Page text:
The Stodden Churches

The Sunday before Advent is known as the Sunday of Christ the King, when we reflect on Jesus’ title as King of Kings. In addition Jesus is Prince of Peace, Saviour, Emmanuel (God with us), Son of God, Son of Man, and of course Lord.  Jesus does not have as many titles as the Queen, however his titles have real meaning, and they will never cease or be passed on to successors because Jesus is risen from the dead and lives for ever as King of Kings. Jesus is not a constitutional monarch like the Queen. There is no democracy in the Kingdom of God: which means that if we give our loyalty to Jesus as our King we cannot vote him out as our Leader when we find his call on our lives inconvenient. When the Apostle Paul wrote to the Church at Ephesus, part of which we had as our first reading, he reflects on the absolute lordship of Jesus Christ whom they and he both serve. He wants those Christians at Ephesus to have a clear picture of their true king. Paul writes of how God the Father has made Jesus overlord of all by “raising him from the dead and seating him at his right hand in the heavenly places, far above all rule and authority and power and dominion, and above every name that is named, not only in this age but also in the age to come” (Eph.1:20-22).In the days of the New Testament, and for centuries before, the right hand place in the throne room was the place of highest honour and executive authority. Paul give a picture of Jesus that is one of a powerful, reigning King whose word is law, and who has the power to back up his word.  

 In the days when the Apostle Paul was writing his letter there was one obvious earthly comparison and one real challenge to Jesus’ divine kingship: Caesar and the Roman Empire. Caesar ruled absolutely and claimed to be a God. Caesars often took divine titles, but their power could not match that of the eternal kingdom of God – eventually even their power and authority with their army of Legions crumbled away.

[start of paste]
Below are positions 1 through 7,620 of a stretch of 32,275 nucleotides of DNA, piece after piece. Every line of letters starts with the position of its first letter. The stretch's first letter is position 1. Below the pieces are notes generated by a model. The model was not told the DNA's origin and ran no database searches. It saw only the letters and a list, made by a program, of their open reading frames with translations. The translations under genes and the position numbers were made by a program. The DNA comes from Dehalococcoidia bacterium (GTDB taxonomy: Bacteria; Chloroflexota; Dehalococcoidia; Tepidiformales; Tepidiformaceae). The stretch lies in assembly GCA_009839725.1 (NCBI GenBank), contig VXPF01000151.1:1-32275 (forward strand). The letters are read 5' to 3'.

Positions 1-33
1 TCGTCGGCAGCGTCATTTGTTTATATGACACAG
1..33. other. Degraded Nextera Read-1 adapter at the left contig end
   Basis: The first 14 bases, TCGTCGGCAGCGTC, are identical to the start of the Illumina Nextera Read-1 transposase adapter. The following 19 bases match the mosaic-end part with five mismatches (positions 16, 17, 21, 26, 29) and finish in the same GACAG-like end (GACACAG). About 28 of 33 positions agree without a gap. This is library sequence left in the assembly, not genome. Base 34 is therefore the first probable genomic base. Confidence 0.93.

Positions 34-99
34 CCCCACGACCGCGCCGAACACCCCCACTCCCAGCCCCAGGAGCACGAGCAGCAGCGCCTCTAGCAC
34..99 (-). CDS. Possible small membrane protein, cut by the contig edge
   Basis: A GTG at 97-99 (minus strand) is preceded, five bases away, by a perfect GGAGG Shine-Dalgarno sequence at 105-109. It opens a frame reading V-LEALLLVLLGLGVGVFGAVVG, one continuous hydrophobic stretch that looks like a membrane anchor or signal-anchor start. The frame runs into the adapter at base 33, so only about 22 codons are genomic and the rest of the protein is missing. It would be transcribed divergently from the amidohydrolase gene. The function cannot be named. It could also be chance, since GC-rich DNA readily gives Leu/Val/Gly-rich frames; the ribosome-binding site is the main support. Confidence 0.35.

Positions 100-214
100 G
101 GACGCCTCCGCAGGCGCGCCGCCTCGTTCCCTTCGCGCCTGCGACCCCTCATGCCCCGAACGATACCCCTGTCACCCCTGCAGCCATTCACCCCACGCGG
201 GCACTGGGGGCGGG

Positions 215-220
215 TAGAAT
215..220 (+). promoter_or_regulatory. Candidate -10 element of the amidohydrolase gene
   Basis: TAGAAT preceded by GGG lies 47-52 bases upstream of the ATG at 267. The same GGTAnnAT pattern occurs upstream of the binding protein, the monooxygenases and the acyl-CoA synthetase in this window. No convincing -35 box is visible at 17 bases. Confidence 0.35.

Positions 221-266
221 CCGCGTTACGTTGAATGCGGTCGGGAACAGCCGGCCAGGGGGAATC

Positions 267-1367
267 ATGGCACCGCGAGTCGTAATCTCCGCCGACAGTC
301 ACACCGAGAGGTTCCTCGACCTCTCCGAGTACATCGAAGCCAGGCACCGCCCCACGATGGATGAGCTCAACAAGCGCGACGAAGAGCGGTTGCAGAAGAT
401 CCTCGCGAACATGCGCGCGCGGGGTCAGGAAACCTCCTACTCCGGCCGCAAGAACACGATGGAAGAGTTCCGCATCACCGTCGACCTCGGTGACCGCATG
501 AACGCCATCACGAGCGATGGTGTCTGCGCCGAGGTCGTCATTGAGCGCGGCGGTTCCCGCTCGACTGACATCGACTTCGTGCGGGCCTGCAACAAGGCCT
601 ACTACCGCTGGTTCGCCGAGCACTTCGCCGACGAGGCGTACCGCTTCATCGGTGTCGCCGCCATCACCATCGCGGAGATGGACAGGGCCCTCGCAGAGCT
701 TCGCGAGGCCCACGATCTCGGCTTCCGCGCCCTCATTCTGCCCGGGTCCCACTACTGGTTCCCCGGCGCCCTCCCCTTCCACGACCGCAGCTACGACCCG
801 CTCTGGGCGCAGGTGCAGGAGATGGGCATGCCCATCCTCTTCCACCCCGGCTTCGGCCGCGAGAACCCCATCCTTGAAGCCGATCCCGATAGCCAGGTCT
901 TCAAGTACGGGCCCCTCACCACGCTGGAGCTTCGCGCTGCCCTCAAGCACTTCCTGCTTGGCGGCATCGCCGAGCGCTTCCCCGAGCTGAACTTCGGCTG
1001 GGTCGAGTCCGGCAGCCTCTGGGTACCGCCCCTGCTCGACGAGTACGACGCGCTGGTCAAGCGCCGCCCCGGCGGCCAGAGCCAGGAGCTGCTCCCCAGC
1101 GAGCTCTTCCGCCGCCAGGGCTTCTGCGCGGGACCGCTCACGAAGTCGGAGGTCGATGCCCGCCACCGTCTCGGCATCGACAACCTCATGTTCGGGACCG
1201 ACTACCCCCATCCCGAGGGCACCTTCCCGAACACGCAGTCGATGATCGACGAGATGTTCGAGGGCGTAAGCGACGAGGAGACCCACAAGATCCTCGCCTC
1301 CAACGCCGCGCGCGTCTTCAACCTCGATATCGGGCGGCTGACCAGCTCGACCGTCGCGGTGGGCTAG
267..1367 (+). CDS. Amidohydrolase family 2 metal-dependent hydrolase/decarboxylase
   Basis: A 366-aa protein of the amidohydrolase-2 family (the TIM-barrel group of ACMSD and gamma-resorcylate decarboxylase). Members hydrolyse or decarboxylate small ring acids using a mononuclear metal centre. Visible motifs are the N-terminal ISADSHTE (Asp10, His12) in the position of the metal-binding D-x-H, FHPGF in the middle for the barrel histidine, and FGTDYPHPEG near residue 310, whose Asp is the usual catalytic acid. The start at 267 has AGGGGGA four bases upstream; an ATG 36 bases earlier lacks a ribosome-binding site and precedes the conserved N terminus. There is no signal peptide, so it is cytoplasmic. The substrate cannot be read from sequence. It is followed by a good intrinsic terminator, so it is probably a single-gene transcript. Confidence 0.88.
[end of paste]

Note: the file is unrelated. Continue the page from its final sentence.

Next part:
However that comparison with Caesar does link the titles “lord” and “king”; for in Greek “Lord” is “Kurios” and in New Testament times in the Roman Empire only one person and god could be called “Kurios” and it was Caesar. So when Christians called Jesus “Kurios”, “Lord”, they were proclaiming Jesus to be even greater than Caesar, and that their ultimate loyalty was to Jesus, King of Kings, and not Caesar. That was a risky thing to do for those early Christians: they faced persecution and death for saying “Jesus is Lord”. So to give our loyalty to Jesus as King of Kings recognises Jesus’ divine authority over our lives. However when we think of Jesus as King of Kings we should not think of an absolute dictatorship crushing all before it so that the King’s will is done; Jesus is no “Man of Steel” Stalin.

Jesus’ kingdom is different because at its core is the very nature of God, which is love: John puts it succinctly in his 1st letter: “God is love. Whoever lives in love lives in God and God lives in them” (1 John 4:16). Jesus’ kingdom is about the outworking of the love of God the Father, in his Son, and in us, whom he has called to follow him. As his followers, who accept his lordship, we are to follow his example and live lives of self-giving love. Jesus is an absolute King but he is also the Servant King. Jesus has exercised his kingship by putting aside his authority in the heavenly throne room as Co-Creator and eternal judge where he sat on the throne of glory, but instead shared in our human vulnerability by choosing to be born in a stable; it is his Servant Kingship that the Christmas story is really all about.  Jesus’ Kingship is a different kind of lordship to that of humanity, be they Kings, Queens or Presidents, it is a kingship of love, a love that is not about self-adoration, but self-giving. It is a kingship that is cross shaped. Kings and Queens have banners and their coats of arms, the US President has his Seal of Office, to proclaim their authority, but Jesus has a Cross as his banner; the mark of sacrificial love.

So what about us as his Church today; what does it means for us, as those who accept Jesus as our Lord. It means that we are ambassadors for the King of Kings. We are to be messengers of his peace and love. When the Apostle Paul wrote to the Church at Corinth he put it this way; “He has committed to us the message of reconciliation. We are therefore Christ’s ambassadors, as though God were making his appeal through us.” (2 Cor.20). But how do we live as Ambassadors for the King of Kings?

That is the point of Jesus’ story that was our 2nd reading today about the Son of Man separating the sheep from the goats. It is a picture of the King of Kings at the end of time judging how well his church has performed as his ambassadors; and it all comes down to how well they have practically loved like Jesus: “Whatever you did for the least of these brothers of mine, you did for me!” And that was loving the hungry, the thirsty, keeping the vulnerable safe, clothing those in need, caring for the sick, visiting those in prison. That is a picture of people loving as Ambassadors of the King of Kings.

Bless you all,

Stephen

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